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For the first time in years, good news is coming out of Erie County Child Protective Services. A state review of procedures has found that workers there are doing a notably better job of conducting child abuse and neglect investigations.

Those efforts will be bolstered with the county’s announcement that CPS investigators have been assigned to two hospitals to be available for immediate consultation in cases where there is suspicion of abuse or neglect.

It was a long time coming. At least two children have been killed in the past two years after Child Protective Services discounted reports of child abuse. In 2012, 10-year-old Abdifatah Mohamud was beaten to death by his stepfather. Abdifatah had called 911 seeking protection from Ali-Mohamed Mohamud, who is now serving 25 years to life in prison.

Just five months ago, 5-year-old Eain Clayton Brooks was also killed, allegedly by his mother’s live-in boyfriend in their Buffalo apartment. The boy’s family had repeatedly notified CPS about the child’s peril, but nothing was done. Matthew W. Kuzdzal has been charged with second-degree murder and sexual assault of the boy.

Against that grim backdrop, the state and the county acted. Following Eain’s death, the state examined approximately 1,000 open cases in Erie County and found disturbing lapses, among them that workers were performing only the minimum amount of work to investigate reports of abuse and neglect.

That appears to have changed. The state’s new report finds that the county is more thorough in its investigations, with workers going beyond the minimum and performing additional interviews and better documenting investigations.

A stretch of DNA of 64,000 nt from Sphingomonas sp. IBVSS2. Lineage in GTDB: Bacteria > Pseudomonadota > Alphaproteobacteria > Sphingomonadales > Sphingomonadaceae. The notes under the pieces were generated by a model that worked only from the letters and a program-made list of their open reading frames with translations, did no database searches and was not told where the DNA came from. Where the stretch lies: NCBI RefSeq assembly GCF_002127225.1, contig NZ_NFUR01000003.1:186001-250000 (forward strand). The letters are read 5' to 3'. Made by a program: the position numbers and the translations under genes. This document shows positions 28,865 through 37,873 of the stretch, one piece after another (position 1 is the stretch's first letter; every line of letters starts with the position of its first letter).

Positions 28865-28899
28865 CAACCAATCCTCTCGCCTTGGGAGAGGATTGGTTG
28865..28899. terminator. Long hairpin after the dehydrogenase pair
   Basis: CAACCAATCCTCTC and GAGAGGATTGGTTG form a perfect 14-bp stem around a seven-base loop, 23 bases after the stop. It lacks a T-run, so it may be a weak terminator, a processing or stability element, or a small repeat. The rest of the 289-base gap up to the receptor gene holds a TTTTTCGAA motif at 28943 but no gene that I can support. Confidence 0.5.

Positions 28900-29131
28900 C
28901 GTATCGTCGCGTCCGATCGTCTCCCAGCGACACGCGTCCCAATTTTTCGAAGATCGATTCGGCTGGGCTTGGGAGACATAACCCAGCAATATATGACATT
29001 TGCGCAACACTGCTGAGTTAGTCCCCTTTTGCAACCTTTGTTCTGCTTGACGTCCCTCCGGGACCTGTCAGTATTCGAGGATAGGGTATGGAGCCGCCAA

The county has also stationed workers at Women & Children’s and Sisters hospitals, where, officials say, more suspicious cases appear than the other hospitals in the county, accounting for about 1,000 allegations of abuse and neglect each year. Kaleida and Catholic Health, operators of the two hospitals, will provide office space and equipment for the workers, who will work full time every weekday.

The expectation is that the proximity of CPS workers to health professionals will foster a collaborative relationship, and also allow for faster intervention when necessary.

In addition, the county has hired more child protection workers, improved its training and instituted greater oversight on the outcomes of cases.

Significant challenges remain. Even with the additional workers, greater oversight has led to individual caseloads more than triple the state recommended level of 15. That’s a prescription for tragic error.

The county is working to relieve that burden, by requiring managers to perform more direct work and by continuing to hire new staff, as the state has recommended. Eventually, the caseload is expected to shrink, but in the meantime, vigilance will be especially important.

As the state observed, the county will have to pay attention to ensure that recent improvements are not allowed to dissipate, but instead, become part of the agency’s culture. That kind of change doesn’t normally happen quickly.

Nevertheless, the turnaround at CPS is as gratifying as it is surprising. These improvements have been made in fewer than six months. That’s lightning fast for a bureaucracy, but given that, it makes you wonder why these problems couldn’t have been ironed out before two young boys died. At least others may be saved.